Wednesday, 15 August 2018
News Tech

Facebook Losing Teens to YouTube, Instagram, and Snapchat


Facebook is losing U.S. teenagers to services like YouTube, Instagram, and Snapchat.

That’s according to a new survey released Thursday by the Pew Research Center that was based on interviews with 743 teens and 1,058 parents with children ages 13 to 17.

The survey found that 85% of U.S. teenagers say they use YouTube, which makes the Google-owned (goog) video-streaming service the most popular platform for youths. Instagram is the second most popular service with 72% of teens using the photo-sharing service followed by Snapchat (snap), which has 69%.

Facebook (fb) came in fourth place with 51% of the surveyed teens saying they use the social networking service. In 2015, when Pew Research last conducted its survey of teenagers’ app habits, Facebook was the leading online platform with 71% of teens saying they use the social networking service.

It should be noted that Pew Research did not include YouTube in the 2015 survey, so it’s difficult to determine if more teens are using the video-streaming service over the past few years.

Additionally, while teens seem to be shifting their attention from Facebook to competing apps, the social networking giant also owns Instagram, which it bought in 2012 for $1 billion. Instagram was the second most popular online service for teens in 2015, the older Pew Research survey showed.

The new Pew Research survey also highlights the increasing use of smartphones by teenagers. About 95% of teens “have or have access to a smartphone” compared to 73% from just a few years ago.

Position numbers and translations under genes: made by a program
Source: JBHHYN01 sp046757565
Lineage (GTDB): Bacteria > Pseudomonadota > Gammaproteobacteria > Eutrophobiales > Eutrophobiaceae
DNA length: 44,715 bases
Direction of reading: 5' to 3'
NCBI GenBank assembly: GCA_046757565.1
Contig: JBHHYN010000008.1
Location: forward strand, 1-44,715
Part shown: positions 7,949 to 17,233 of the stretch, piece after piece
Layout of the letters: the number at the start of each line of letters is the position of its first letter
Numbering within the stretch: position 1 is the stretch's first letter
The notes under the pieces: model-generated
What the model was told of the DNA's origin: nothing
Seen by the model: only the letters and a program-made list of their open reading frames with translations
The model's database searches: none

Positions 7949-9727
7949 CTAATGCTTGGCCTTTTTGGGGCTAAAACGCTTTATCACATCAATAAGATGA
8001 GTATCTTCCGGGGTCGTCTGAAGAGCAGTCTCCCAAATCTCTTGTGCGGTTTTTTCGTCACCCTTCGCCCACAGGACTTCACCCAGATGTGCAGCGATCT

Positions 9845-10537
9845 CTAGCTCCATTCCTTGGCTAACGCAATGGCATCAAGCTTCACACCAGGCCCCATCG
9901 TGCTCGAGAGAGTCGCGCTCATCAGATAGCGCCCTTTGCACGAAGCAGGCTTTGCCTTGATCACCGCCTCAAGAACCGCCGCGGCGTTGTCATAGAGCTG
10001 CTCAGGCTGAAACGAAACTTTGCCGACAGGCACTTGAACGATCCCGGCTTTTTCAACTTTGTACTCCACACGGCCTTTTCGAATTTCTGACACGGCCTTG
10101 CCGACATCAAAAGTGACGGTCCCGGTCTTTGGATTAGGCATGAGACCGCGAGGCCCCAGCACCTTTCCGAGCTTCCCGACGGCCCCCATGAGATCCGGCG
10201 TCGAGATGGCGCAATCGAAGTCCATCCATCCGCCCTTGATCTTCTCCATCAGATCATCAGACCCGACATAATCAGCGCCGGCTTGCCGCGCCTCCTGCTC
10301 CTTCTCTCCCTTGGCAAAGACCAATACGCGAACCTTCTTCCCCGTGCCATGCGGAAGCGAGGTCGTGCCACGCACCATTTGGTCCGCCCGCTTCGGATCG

“Smartphone ownership is nearly universal among teens of different genders, races and ethnicities and socioeconomic backgrounds,” the report said.

The 2018 Pew Research survey also breaks down teenage app usage by gender, with Snapchat commanding 42% of teenage girls’ attention compared to 29% of teenage boys. Boys seem to be gravitating to YouTube, with the video service capturing 39% of teenage boys’ usage versus 25% of teenage girls.

As for whether teenagers are as worried as their parents about the impact of social media on their lives, young adults appear to be generally indifferent with 42% saying social media is “neither positive nor negative,” 31% saying the technology is “mostly positive,” and 24% saying it’s “mostly negative.”

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The survey also contains a handful of colorful quotes from some of the surveyed children, including one 14-year-old girl who had this to say about how social media services allow people to obtain more information than they ever had in the past.

“My mom had to get a ride to the library to get what I have in my hand all the time,” the teenager said. “She reminds me of that a lot.”



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